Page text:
I thought that Stoppard’s script could sit on a bookshelf. It was so brilliant and eloquent and beautifully written. But what I loved about it was the fact that it was sort of like a rare orchid: It didn’t give itself up very easily. You didn’t start reading it and go, “Oh, I know what this is.” You’re reading it and going, “What the hell is this? I don’t know where I am. I think I’m in this sort of heritage period British drama, but I’m not. Because I don’t really know what’s going on. Everything is so opaque and nobody is really saying what they’re feeling, but it’s not like how I’m used to seeing that with the stiff British upper lip clichés. It’s different. And I don’t understand it.” And I loved that about it. It was such a curious piece and I loved how mysterious it was. And I thought this is what’s going to make it interesting to watch, because you have to really delve into it to try and get a handle on it, and then it still slips out of your grasp. And that’s why it stands up to a couple of viewings. The writing is fascinating because it’s elusive.

Do you like watching things that are complicated in that way? I feel like there is so much stuff that you can watch while half-doing something else, and it’s really hard to watch “Parade’s End” half-doing something else.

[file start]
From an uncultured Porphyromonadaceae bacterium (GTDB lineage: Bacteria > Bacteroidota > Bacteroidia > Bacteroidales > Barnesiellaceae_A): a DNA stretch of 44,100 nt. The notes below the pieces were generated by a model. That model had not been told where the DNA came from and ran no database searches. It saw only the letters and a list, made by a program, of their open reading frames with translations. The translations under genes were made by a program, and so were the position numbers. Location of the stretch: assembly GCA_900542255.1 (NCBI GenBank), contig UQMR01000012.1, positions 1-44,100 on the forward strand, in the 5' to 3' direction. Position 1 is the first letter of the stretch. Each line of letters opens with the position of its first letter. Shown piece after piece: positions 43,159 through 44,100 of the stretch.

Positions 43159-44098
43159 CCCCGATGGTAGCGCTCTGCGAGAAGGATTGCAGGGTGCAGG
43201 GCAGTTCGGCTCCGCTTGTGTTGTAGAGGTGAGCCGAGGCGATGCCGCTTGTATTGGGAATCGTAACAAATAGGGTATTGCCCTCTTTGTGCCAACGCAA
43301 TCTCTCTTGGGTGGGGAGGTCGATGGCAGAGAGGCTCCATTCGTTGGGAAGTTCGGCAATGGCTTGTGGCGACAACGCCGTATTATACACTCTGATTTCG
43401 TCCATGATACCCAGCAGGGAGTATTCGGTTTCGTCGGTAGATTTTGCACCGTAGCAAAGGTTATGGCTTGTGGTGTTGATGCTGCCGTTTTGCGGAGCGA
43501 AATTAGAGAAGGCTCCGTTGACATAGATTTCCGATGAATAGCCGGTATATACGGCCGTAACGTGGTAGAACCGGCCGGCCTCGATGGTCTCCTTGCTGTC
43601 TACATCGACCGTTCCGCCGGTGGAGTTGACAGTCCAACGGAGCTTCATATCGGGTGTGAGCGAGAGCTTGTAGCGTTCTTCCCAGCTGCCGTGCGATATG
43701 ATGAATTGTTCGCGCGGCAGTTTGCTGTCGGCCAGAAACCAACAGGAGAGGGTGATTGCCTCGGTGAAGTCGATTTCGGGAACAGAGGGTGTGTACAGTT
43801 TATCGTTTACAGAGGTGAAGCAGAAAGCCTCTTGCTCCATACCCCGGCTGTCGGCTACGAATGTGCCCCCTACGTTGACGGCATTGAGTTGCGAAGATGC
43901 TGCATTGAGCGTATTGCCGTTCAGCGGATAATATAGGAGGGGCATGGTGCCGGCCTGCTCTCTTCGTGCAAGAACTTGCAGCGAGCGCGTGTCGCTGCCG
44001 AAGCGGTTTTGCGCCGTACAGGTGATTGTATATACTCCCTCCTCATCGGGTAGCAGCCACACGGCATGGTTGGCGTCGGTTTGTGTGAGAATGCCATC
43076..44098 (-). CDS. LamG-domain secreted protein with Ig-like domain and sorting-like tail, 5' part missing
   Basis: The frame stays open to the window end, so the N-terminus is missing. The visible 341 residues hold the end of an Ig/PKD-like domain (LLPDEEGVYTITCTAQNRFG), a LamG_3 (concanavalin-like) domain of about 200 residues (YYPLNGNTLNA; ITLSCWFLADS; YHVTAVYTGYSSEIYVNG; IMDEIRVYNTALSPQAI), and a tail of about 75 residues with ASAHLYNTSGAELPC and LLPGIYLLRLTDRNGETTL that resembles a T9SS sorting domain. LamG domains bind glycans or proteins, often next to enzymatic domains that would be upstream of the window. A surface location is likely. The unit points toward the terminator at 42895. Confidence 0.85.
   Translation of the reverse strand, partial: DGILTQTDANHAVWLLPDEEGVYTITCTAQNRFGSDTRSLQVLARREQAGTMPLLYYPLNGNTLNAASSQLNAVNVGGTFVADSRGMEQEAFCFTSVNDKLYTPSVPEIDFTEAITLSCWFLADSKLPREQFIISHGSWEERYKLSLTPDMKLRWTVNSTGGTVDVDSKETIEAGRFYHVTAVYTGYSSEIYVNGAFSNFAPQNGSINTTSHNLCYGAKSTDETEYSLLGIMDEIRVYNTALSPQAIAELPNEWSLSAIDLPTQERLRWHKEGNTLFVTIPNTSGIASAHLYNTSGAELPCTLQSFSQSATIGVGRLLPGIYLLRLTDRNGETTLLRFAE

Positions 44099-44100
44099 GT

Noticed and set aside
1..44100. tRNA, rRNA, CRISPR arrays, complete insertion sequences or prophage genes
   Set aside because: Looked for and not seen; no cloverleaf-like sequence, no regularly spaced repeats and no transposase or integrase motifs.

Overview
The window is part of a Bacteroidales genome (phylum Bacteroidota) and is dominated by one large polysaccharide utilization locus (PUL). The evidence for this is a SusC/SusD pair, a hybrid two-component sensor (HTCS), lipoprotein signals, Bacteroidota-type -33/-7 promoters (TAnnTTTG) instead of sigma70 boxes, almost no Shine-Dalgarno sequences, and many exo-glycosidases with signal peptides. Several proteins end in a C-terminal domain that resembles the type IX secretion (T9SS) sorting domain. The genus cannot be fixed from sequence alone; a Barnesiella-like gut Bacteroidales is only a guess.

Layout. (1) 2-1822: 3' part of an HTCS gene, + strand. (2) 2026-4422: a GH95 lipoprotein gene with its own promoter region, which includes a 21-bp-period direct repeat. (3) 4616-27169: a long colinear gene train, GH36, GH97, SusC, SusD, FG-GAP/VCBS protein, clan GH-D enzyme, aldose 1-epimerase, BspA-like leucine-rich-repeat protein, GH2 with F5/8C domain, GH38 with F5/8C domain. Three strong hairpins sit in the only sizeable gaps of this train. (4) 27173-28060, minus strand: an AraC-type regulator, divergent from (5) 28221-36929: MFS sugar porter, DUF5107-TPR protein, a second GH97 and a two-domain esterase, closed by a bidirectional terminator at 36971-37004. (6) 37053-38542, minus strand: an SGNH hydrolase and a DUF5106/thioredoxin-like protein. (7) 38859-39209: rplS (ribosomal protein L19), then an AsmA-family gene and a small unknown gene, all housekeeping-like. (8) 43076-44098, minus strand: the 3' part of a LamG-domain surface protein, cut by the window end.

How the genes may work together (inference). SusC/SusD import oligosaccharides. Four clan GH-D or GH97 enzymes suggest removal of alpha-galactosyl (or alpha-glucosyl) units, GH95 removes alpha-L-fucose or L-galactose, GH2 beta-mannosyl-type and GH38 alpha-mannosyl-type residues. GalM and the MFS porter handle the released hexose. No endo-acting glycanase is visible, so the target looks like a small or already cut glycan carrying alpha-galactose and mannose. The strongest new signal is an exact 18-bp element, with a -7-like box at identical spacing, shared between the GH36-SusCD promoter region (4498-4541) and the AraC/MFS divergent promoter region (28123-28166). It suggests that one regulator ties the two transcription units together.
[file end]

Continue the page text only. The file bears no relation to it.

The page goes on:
I do, I really like it. I’ve got this slightly half-baked theory that probably doesn’t stand up at all, but stands up to me and my experience. I recently have become quite obsessed with a lot of Scandinavian drama, the Danish version of “The Killing” and another one called “Borgen,” about the prime minister. And I think part of the reason why I am so obsessed with them and so tuned in to them is because of the subtitles. I have to concentrate. I can’t possibly be on the Internet or texting at the same time. It transports you into a realm of complete immersion, and that’s quite rare in our culture. Back in the day, we used to sit around and spend a whole day reading a novel, and losing hours and hours and hours to that. And that’s the hardest thing in our culture these days, to afford that time. I think that’s part of the reason why people get so obsessed with the idea of box-setting [binge-watching, in American English] because you can immerse yourself into a different world for a long amount of time. And I think it’s quite welcome in the age of Twitter and sound bites and all the rest of it.